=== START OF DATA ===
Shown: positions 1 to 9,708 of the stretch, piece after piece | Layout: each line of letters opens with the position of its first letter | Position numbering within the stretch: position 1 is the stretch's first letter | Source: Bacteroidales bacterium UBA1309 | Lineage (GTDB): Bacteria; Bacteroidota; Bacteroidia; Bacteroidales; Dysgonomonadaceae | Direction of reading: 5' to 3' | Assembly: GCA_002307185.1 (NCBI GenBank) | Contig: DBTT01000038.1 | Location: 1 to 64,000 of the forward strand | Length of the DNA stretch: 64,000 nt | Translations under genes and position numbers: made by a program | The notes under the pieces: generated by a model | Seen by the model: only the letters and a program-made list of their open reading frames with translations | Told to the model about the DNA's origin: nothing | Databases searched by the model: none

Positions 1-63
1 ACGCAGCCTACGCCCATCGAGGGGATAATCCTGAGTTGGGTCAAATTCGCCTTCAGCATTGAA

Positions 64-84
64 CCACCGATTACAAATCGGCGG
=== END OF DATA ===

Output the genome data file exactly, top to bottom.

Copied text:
Shown: positions 1 to 9,708 of the stretch, piece after piece | Layout: each line of letters opens with the position of its first letter | Position numbering within the stretch: position 1 is the stretch's first letter | Source: Bacteroidales bacterium UBA1309 | Lineage (GTDB): Bacteria; Bacteroidota; Bacteroidia; Bacteroidales; Dysgonomonadaceae | Direction of reading: 5' to 3' | Assembly: GCA_002307185.1 (NCBI GenBank) | Contig: DBTT01000038.1 | Location: 1 to 64,000 of the forward strand | Length of the DNA stretch: 64,000 nt | Translations under genes and position numbers: made by a program | The notes under the pieces: generated by a model | Seen by the model: only the letters and a program-made list of their open reading frames with translations | Told to the model about the DNA's origin: nothing | Databases searched by the model: none

Positions 1-63
1 ACGCAGCCTACGCCCATCGAGGGGATAATCCTGAGTTGGGTCAAATTCGCCTTCAGCATTGAA

Positions 64-84
64 CCACCGATTACAAATCGGCGG